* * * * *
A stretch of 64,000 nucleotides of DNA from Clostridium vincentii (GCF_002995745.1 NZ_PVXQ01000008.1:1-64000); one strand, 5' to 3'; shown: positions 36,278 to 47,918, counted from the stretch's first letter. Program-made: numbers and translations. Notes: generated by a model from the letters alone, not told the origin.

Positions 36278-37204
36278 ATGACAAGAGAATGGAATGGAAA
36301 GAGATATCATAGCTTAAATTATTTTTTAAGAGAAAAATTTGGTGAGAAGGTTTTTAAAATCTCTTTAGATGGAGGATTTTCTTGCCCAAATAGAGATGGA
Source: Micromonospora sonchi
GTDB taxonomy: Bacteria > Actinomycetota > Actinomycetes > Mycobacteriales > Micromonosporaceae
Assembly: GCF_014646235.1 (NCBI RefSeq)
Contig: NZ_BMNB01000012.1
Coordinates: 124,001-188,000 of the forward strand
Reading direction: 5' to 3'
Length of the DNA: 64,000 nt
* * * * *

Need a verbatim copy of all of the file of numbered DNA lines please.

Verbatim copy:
A stretch of 64,000 nucleotides of DNA from Clostridium vincentii (GCF_002995745.1 NZ_PVXQ01000008.1:1-64000); one strand, 5' to 3'; shown: positions 36,278 to 47,918, counted from the stretch's first letter. Program-made: numbers and translations. Notes: generated by a model from the letters alone, not told the origin.

Positions 36278-37204
36278 ATGACAAGAGAATGGAATGGAAA
36301 GAGATATCATAGCTTAAATTATTTTTTAAGAGAAAAATTTGGTGAGAAGGTTTTTAAAATCTCTTTAGATGGAGGATTTTCTTGCCCAAATAGAGATGGA
Source: Micromonospora sonchi
GTDB taxonomy: Bacteria > Actinomycetota > Actinomycetes > Mycobacteriales > Micromonosporaceae
Assembly: GCF_014646235.1 (NCBI RefSeq)
Contig: NZ_BMNB01000012.1
Coordinates: 124,001-188,000 of the forward strand
Reading direction: 5' to 3'
Length of the DNA: 64,000 nt